Bitcoin prices are soaring, and so is the demand for datacenters from the cryptocurrency miners. Yet the speculative nature of the cryptocurrency business means that leased datacenter operators should have a diversified business model and clientele to hedge against volatility, according to 451 Research analyst Jonathan Schroth, and Kelly Morgan, Research Director of Datacenter Infrastructure & Managed Services.
Bitcoin, the original and most ubiquitous cryptocurrency, came into prominence and gained value through being mined and then validated on the distributed ledger. In other words, cryptocurrency mining requires both computer processing and mathematical algorithms to verify the transactions. Successful miners will be rewarded with bitcoin.
Colocation datacenters fill in the gap in the cryptocurrency frenzy by offering space and electricity to store and power mining servers. Cryptocurrency miners typically operate on the bare minimums with less stringent needs for security and cooling, and virtually zero equipment redundancy. Colocation spaces give miners the agility to scale up swiftly without incurring construction costs – a win-win for both operators and miners when bitcoin prices rally.
However, that is not always the case, as shown by the bitcoin price crashes in late 2013, early 2014 and late 2017. Cryptocurrency miners driven into bankruptcy pulled out, leaving mine hosting operators in the lurch. Utah-based colocation provider C7 Data Centers and Cyxtera were among the providers hit by unpaid bills from cryptocurrency miners.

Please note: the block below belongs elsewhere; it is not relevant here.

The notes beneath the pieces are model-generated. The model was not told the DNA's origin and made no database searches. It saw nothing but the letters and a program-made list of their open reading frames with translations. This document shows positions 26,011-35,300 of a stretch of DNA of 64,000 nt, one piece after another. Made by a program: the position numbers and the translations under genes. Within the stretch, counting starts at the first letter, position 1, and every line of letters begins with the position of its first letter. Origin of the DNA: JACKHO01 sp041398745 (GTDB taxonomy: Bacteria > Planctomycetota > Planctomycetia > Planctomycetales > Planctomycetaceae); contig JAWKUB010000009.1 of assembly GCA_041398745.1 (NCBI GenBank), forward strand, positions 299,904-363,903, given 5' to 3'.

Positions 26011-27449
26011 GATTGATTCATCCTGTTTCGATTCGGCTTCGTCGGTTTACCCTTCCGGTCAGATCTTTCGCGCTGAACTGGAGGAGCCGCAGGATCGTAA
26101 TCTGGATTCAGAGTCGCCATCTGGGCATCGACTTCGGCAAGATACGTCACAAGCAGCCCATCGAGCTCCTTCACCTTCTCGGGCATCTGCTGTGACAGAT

Bitcoin remains a highly volatile asset class, with returns of its annual standard deviation of daily price being on average five percentage points greater than the broad S&P 500 equity index over 10-plus years. Rising competition, and the ‘halving’ of bitcoin reward over the past three cycles have further undermined the income of cryptocurrency miners. Colocation providers risk being undercut by cryptocurrency miners who seek low cost, and will downsize their operations should bitcoin prices fall.
A diversified strategy will help multi-tenant datacenter operators make the most of their less-than-reliable partnership with cryptocurrency miners.
Datacenter suppliers such as Verne Global and Advania, as well as key colocation players including Equinix and Digital Realty, have focused on building a diverse customer base to reduce their exposure to cryptocurrency risk. Banking and automotive, both sectors that require high-density options similar to cryptocurrency mining, are typically the more stable clientele.
Pivot to services
As customer needs shift, a few colocation operators are expanding into managed services. This strategic approach offers new revenue streams, especially for providers that are purely catering to the cryptocurrency niche. Kansas City, Missouri-based colocation firm Netsolus, which reported a 75% exposure to crypto miners, has rolled out managed services and IaaS.
CloudHashing, a provider of cloud-based mining services from its facility in Iceland, merged with mining hardware manufacturer HighBitCoin to launch PeerNova in 2014. The entity raised $31m, and has since ventured beyond bitcoin-specific businesses to offer services around general enterprise blockchain applications and data analysis.
Whether pivoting into IaaS or diversifying their customer base, datacenters are learning (sometimes the hard way) not to put all their eggs in the bitcoin basket.
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